8/4/2019 Eighth Sunday after Pentecost the text is Luke 12: 13-21 .
Grace, mercy, and peace are yours from God the Father and our Lord and Savior, Jesus Christ. And God’s people say…Amen!
Let’s talk about ‘Storehouse Man’, the rich farmer in Jesus’ parable this morning. His lands have produced such a bountiful harvest that he feels the need to demolish his current barns and build larger storehouses to stockpile his grain. And he rejoices in his good fortune, so much so that he tells himself he can now relax and enjoy security in his future. Yet, in the parable, Jesus tells him that God declares him a ‘fool’ and that he will perish in the night; then what will happen to all that he has planned to set aside for himself?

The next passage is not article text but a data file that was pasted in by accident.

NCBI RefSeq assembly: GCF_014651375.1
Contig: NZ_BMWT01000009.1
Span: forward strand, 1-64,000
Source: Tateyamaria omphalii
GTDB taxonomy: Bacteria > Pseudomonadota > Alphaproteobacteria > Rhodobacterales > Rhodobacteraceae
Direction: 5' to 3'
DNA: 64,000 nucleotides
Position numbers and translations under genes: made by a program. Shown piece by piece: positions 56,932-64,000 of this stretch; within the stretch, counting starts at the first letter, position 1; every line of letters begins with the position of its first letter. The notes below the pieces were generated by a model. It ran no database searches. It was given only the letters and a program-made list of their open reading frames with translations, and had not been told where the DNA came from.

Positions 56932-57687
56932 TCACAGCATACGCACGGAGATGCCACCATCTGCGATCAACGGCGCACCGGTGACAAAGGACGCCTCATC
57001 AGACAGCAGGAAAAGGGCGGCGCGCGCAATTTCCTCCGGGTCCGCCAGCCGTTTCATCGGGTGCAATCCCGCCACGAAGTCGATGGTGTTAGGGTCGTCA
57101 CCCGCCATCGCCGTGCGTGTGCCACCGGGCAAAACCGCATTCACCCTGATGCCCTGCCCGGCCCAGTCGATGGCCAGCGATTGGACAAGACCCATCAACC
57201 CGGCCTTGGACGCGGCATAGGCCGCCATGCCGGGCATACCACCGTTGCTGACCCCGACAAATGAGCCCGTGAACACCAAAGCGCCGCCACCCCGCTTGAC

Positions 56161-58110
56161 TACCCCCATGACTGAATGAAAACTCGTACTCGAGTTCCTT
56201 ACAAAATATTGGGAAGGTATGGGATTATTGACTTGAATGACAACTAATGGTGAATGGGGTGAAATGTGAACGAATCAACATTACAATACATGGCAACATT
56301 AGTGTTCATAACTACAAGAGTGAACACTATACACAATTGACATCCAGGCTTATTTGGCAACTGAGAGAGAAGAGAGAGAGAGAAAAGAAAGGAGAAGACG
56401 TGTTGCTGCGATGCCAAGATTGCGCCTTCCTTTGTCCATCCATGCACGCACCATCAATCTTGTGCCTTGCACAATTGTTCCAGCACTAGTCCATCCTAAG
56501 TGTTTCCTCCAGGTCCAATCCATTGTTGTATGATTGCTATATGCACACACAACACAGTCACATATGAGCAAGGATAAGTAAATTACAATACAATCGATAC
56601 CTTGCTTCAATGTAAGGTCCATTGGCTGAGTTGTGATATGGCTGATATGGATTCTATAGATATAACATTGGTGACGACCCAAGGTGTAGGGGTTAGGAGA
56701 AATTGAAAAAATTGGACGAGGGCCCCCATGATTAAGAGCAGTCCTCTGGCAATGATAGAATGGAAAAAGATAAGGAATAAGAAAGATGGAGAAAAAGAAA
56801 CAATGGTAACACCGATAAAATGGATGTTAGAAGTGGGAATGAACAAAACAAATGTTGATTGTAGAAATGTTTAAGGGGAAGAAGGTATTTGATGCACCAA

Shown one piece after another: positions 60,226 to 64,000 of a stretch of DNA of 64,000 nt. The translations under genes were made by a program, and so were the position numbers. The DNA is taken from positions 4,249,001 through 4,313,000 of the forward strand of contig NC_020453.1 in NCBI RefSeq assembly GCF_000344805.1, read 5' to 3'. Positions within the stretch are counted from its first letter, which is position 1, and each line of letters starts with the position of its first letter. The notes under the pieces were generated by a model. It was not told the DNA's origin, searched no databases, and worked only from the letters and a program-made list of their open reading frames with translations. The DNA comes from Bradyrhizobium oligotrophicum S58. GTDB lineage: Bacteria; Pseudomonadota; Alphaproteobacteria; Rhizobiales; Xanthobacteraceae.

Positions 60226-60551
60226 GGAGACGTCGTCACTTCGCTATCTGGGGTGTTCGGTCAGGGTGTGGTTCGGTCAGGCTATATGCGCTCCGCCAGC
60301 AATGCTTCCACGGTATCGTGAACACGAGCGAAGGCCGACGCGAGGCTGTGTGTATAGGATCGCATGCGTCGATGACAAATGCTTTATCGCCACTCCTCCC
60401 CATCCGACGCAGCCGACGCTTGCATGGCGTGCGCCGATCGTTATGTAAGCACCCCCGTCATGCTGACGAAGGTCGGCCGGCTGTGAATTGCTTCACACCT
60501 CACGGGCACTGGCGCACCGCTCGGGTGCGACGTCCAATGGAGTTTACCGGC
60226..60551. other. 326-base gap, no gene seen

Is he labeled a fool for being wealthy? For planning for the future? For having the foresight to ensure he will not fall into hardship? Human life is fraught with uncertainty and is fragile at best. We as a species are vulnerable to much, and our very survival is not secure, is not guaranteed. No, the rich farmer is not a fool because he has made provision for his future, but because he is self-centered and greedy. I think the most telling part of the story is that not content to add to his existing barns or build additional ones, he will tear down the ones that are already standing. This is the height of his reckless and narcissistic behavior. He has so much wealth and the harvest has been so abundant that he feels he must tear down what he currently has because he deserves so much more!